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Northwestern's Finest Choreography on Display

February 19, 2008 | by Judy Moore
EVANSTON, Ill. --- "Danceworks 2008," an annual showcase of the finest choreography of Northwestern University's Dance Program faculty, including Billy Siegenfeld, Laura Wade and Jeffery Hancock, as well as alumni and guest artists, will feature of variety of dance styles.

This year's production will focus on jazz, contemporary, modern, tap and hip-hop and will be performed by Northwestern dance majors and non-majors. It will be directed by Susan A. Lee, a Northwestern dance professor.

Eight performances will take place: 8 p.m. Feb. 29; 8 p.m. March 1, 2 p.m. March 2;
8 p.m. March 5; 8 p.m. March 6; 8 p.m. March 7; 8 p.m. March 8; and 2 p.m. March 9, at the Josephine Louis Theatre, 20 Arts Circle Drive, on the University's Evanston campus.

"'Danceworks 2008' will feature thought-provoking, fully realized choreography that is beautifully danced," said Lee. "The students have truly mastered the challenges of each choreographer's movement vocabulary and point of view. It is a showcase of styles and forms that come together for a memorable evening."

Billy Siegenfeld is the Emmy Award-winning artistic director, principal choreographer and performing ensemble member of Jump Rhythm Jazz Project, a national and international touring company based in Chicago. In Siegenfeld's work, "Songs of Innocence," a tribe of nine alternately sweet-tempered and brash-tongued late-tweens argue, sing and dance two views of "real" at each other -- heartfelt sincerity and contemporary "cool." The dance will be performed to Irving Berlin and George Gershwin songs as well as works by artists Ani DeFranco, Thievery Corporation and John Zorn.

Dance faculty member and choreographer Laura Wade's lyrical modern dance, "The Unusual People," will take the audience on a visual journey. It will be danced by three couples to music by Antonio Scarlatti, Isaac Albeniz and George Gershwin.

Jeffery Hancock was a founding member of River North Dance Chicago, and was a member of Hubbard Street Dance Chicago. The original version of his dance "Impolite Society" was first performed at the Harold Washington Library by Same Planet Different World Dance Theater in 2001. "Impolite Society" features six dancers, and is a darkly playful look at social rituals.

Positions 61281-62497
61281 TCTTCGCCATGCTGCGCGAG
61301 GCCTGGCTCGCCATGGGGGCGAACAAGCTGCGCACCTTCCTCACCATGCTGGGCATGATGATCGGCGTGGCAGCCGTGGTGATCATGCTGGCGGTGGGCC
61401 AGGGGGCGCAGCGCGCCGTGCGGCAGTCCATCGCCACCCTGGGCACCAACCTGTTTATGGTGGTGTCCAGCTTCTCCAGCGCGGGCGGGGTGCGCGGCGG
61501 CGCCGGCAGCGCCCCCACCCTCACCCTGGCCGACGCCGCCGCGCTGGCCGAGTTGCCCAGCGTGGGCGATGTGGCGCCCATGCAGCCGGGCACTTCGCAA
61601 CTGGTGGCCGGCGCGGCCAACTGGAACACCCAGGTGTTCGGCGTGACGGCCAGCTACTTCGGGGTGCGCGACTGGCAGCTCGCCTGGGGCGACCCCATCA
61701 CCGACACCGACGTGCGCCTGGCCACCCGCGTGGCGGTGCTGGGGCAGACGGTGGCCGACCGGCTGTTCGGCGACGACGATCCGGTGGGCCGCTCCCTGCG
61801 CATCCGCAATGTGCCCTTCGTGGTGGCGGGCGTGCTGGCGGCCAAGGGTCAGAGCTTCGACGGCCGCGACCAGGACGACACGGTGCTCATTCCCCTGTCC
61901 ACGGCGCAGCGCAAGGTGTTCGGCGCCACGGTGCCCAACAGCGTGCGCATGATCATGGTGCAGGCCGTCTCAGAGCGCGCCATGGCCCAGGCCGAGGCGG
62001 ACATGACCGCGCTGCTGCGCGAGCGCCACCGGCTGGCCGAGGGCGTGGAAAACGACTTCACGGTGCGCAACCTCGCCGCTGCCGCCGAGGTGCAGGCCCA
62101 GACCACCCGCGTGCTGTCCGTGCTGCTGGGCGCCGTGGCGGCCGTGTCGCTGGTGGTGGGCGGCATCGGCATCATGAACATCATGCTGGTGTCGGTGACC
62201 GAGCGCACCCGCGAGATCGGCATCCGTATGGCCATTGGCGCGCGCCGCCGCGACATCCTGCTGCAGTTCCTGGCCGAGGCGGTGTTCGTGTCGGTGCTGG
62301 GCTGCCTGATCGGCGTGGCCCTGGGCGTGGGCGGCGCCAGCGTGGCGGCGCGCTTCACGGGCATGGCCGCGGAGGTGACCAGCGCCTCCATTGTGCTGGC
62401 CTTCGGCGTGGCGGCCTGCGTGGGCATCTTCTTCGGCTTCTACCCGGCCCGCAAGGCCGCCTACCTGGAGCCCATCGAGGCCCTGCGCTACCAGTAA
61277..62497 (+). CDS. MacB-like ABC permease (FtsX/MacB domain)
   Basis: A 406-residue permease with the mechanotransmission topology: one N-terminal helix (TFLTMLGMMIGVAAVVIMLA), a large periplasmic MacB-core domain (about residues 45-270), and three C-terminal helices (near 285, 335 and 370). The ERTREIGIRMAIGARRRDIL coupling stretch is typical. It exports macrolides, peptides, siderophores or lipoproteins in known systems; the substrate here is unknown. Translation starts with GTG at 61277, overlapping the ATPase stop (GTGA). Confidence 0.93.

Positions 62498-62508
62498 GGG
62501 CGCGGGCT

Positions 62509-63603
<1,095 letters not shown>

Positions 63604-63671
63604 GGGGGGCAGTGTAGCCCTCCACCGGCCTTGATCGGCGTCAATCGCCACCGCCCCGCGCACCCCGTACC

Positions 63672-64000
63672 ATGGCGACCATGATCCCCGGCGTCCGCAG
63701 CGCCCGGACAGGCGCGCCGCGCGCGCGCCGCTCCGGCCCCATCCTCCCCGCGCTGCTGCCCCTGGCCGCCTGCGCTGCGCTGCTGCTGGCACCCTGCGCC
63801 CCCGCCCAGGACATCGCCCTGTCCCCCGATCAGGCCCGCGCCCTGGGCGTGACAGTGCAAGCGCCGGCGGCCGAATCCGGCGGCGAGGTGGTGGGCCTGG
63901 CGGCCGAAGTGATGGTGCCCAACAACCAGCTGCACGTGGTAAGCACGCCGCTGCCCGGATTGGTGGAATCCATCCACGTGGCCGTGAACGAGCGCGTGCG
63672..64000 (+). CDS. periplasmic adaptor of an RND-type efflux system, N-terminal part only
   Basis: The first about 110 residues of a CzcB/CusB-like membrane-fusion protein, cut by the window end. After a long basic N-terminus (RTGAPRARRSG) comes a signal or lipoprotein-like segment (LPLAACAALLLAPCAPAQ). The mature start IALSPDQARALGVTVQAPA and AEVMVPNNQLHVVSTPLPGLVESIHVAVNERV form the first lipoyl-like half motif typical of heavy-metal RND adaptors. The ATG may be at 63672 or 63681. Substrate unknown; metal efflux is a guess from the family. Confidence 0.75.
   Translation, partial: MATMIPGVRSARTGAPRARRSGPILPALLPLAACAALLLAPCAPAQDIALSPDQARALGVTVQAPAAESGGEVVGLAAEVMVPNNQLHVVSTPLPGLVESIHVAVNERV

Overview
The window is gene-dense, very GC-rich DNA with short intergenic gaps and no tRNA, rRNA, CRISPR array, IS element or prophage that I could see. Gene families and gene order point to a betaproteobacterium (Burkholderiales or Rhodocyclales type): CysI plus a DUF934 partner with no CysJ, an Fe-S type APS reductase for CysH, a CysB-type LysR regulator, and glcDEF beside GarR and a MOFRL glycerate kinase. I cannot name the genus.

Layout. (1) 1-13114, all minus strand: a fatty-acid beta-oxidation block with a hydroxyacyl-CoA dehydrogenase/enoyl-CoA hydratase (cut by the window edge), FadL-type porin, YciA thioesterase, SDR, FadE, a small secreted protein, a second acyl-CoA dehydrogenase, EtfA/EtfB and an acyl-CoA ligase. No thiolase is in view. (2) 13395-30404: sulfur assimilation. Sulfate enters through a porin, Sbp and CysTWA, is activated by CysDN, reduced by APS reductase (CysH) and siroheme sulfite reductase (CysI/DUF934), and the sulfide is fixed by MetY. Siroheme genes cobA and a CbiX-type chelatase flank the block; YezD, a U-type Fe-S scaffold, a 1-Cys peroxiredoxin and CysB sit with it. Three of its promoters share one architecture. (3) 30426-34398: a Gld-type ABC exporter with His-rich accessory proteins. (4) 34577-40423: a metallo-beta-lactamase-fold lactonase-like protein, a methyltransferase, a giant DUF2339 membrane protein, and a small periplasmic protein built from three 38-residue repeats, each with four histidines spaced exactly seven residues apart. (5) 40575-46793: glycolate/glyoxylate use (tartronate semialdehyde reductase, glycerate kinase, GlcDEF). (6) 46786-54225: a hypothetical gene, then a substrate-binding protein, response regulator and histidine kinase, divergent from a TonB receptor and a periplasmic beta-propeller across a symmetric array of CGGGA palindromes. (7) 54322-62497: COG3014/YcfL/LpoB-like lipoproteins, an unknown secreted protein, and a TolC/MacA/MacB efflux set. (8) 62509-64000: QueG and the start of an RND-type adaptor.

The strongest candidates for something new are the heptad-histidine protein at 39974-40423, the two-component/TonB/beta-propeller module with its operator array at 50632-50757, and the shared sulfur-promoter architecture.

Northwestern Dance Program alumnus Leo Lamontagne, a Jump Rhythm Jazz Project company member, has created the rhythm tap work "The Slings and Arrows of Outrageous Fortune." It will be performed to a recording of Ben Folds' song "Emaline." It is a representation of an emotional journey an individual goes through after experiencing an unexpected great loss.

Guest choreographer Nora Chipaumire's "Groundswell," a repertory piece reconstructed by choreographer Joel Valentin-Martinez, is a "haiku" about despair and an attempt to understand the times we live in. It will be performed by 16 women dancers to a recording of Mahalia Jackson's rendition of "Amazing Grace." Chipaumire calls herself a "self-exiled artist who investigates the collaborative process within cultural, political, economic and technological identities of African contemporary life." She was born in Mutare, Zimbabwe, and is based in New York, where she is the associate artistic director of the world-renowned dance company, Urban Bush Women.

Kirby Reed's dance, "House of Ascension," is a world premiere piece for Northwestern University dancers that incorporates jazz, ballet, funk and hip-hop. It will be performed to a mix of songs by Kevin Aviance, Janet Jackson and Grace Jones. Reed is founder and artistic director of Ascension/The Kirby Reed Project and House of Ascension, and is a former concert dancer of the Joel Hall Dancers. Reed is an active teacher and dance judge. He is on the faculty of the Joel Hall Dance Center, Columbia College and Francis W. Parker School, and is a master guest teacher for Gus Giordano Jazz Dance.

Dance Program resident artist Jan Bartoszek is founder and artistic director of Chicago-based Hedwig Dances. "Night Blooming Jasmine – excerpt," her modern work for seven dancers, traverses between tension and release in a dream-like setting, alternately evoking grueling endurance and a calm, sensual respite. Hedwig Dances originally performed the piece in 2007 to a live musical score composed by Chicago-based artist Carol Genetti. This is the first time the work will be performed to a recording featuring vocalist and harmonium player Genetti and percussionist Theo Katsaounis.

Single tickets are $20 for the general public; $18 for senior citizens and Northwestern faculty and staff; and $10 for full-time students and children.

To order tickets by phone call (847) 491-7282. Online ticket sales for Mainstage productions are available through OvationTix at http://www.tic.northwestern.edu/tickets.php.
Topics: Campus Life